Posted on August 10, 2018
Wait - today's famous birthday is one of the most prominent African-American scholars in history, and I've never even heard of her?
Despite decades of Black History Month!!
I guess teachers were too busy repeating the short-short list of great black people in U.S. history (you know, F. Douglass, H. Tubman, G. W. Carver, R. Parks, M. L. King, Jr., all of whom are definitely worthy of our time and interest!) to include the vast number of black people who are ALSO worthy of our time and interest!
Anna Julia Cooper was a lot of things:
A Black Liberationist activist.
As well as a scholar.
Cooper was born into enslavement, on this date in 1858, and she was freed by the Civil War and the Emancipation Proclamation. When she was nine years old she received a scholarship to attend St. Augustine's Normal School and Collegiate Institute, a school started for freed slaves.
Hooray for access to education!
BUT... St. Augustine had a "track" for girls and women. It was called the "Ladies' Course." And the school administration actively worked against women taking high-level courses. Cooper had to fight for her right to take the "men's" courses.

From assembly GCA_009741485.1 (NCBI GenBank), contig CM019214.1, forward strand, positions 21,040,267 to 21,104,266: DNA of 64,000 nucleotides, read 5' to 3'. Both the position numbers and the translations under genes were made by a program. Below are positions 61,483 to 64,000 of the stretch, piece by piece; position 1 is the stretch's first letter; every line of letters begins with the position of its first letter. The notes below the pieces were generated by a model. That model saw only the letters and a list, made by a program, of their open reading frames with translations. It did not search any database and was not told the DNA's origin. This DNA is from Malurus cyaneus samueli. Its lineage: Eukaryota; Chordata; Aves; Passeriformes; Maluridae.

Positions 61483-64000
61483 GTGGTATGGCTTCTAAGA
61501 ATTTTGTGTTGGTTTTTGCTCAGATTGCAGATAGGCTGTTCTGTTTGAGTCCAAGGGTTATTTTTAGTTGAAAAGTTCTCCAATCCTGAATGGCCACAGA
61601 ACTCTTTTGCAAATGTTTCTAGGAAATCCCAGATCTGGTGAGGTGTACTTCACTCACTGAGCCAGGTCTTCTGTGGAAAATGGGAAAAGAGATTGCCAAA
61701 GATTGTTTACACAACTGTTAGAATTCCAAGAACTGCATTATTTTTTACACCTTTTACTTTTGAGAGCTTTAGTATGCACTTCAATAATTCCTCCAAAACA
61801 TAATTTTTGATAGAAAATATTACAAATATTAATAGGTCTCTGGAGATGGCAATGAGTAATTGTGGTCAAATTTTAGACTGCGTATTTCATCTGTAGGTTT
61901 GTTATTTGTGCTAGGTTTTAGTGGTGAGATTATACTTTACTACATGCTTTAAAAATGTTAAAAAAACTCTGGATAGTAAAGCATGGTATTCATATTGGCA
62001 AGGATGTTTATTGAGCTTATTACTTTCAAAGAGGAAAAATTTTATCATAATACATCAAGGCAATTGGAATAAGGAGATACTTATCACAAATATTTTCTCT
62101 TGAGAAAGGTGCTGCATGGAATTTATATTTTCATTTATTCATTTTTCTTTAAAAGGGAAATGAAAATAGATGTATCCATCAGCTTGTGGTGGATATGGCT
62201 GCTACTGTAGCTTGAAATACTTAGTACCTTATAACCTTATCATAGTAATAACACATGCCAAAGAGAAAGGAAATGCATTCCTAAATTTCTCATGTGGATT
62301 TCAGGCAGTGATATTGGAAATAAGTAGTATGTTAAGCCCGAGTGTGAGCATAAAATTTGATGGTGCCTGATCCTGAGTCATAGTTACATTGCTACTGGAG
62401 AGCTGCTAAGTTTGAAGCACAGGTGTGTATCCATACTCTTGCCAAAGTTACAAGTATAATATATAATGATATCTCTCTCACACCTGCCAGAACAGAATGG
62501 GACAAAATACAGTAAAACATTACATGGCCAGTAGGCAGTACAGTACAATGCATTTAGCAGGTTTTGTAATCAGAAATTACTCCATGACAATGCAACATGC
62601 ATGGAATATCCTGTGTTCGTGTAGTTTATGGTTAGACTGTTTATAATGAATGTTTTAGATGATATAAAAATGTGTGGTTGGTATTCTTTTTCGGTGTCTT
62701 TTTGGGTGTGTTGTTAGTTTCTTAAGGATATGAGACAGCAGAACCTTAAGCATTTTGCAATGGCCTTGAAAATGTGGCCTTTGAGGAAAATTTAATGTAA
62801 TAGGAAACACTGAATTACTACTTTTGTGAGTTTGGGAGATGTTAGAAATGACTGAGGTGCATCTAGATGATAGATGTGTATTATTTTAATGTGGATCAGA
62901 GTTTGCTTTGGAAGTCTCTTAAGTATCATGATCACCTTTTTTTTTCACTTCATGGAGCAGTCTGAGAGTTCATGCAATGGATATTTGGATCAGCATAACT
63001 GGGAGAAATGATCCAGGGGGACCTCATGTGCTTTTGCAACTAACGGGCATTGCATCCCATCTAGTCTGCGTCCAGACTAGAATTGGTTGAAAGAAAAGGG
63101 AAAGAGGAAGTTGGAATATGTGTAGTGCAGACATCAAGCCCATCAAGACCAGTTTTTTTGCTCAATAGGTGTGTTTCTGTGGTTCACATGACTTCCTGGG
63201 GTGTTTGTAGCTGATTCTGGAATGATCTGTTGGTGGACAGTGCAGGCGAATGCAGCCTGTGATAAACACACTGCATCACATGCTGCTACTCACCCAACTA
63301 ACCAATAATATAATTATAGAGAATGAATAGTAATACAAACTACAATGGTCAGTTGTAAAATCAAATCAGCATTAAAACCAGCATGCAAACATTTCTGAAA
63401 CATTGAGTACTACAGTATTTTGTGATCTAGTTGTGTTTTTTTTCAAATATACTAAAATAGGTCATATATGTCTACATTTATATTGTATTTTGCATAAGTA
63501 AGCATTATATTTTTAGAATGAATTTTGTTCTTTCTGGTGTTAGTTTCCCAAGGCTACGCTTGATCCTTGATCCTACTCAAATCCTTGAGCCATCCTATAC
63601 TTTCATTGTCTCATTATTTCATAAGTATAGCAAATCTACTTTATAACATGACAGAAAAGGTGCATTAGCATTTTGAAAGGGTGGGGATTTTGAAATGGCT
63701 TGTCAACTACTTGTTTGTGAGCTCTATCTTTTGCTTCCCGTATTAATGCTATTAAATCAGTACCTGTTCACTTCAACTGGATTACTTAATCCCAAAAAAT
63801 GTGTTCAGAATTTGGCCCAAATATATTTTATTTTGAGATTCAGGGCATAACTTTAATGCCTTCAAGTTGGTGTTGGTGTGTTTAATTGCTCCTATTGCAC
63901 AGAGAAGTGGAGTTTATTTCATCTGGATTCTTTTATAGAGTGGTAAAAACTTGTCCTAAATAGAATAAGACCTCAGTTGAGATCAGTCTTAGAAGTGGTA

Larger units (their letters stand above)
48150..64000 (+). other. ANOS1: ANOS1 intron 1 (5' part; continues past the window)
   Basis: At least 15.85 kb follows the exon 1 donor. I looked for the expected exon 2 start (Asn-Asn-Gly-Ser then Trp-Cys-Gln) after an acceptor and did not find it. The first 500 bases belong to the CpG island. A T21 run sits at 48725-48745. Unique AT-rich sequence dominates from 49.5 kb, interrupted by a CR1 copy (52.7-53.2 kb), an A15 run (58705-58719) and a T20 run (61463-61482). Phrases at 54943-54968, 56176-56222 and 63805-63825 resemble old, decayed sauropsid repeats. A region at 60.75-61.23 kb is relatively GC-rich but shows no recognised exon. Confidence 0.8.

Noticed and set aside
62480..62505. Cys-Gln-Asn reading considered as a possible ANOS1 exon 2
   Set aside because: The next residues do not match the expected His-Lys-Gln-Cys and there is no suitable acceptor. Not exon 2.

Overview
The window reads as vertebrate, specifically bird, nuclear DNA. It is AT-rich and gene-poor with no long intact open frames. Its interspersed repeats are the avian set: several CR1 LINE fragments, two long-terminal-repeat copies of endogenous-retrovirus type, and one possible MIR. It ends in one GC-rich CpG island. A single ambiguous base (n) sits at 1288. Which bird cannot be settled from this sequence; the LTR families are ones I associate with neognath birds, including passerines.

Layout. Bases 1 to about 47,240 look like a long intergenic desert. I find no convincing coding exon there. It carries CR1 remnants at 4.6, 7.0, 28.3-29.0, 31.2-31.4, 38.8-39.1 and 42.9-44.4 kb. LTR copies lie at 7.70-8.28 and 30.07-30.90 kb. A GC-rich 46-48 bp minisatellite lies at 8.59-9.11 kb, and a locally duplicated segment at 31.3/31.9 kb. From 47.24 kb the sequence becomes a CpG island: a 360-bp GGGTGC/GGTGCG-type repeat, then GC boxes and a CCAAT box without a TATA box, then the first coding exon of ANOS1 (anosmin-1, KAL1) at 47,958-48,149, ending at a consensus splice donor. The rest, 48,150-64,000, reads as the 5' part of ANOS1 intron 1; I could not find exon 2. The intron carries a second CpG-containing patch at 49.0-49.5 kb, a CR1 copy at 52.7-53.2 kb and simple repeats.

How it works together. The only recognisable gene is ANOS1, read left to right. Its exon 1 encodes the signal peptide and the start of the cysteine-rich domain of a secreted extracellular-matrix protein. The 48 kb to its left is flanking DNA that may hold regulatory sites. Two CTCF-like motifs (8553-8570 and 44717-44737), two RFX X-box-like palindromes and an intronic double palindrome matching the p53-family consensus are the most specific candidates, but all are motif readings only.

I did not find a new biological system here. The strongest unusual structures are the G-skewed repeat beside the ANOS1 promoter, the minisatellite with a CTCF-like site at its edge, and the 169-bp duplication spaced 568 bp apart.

Cooper covered some of her costs by tutoring other students and eventually teaching at St. Augustine. She'd married a young man enrolled at St. Augustine, but he died just two years into the marriage, and it was much more acceptable for a single woman or a widow to work outside the home than it was for a married woman to do so.
Cooper went on to study at colleges and she - at age 65! - earned her PhD at the University of Paris-Sorbonne. She was the fourth African-American woman in history to earn a doctorate - and her doctorate was, itself, for her study of history.
One of Cooper's books, A Voice from the South, is considered one of the first expressions of black feminism, and Cooper's many speeches, papers, and books are important contributions to our understanding of race and gender.
|A quote from Anna Julia Cooper appeared|
on all U.S. passports printed in 2016.
One might think that a huge reason for Cooper's achievements was that she wasn't kept busy raising children - but she adopted her half brother's FIVE children when they were orphaned!
Also, one might think that Cooper was really old to be earning a doctorate at age 65 - but she still had a lot of life in her at that age - since she lived to be 105!
Also on this date:
(Second Friday of August)
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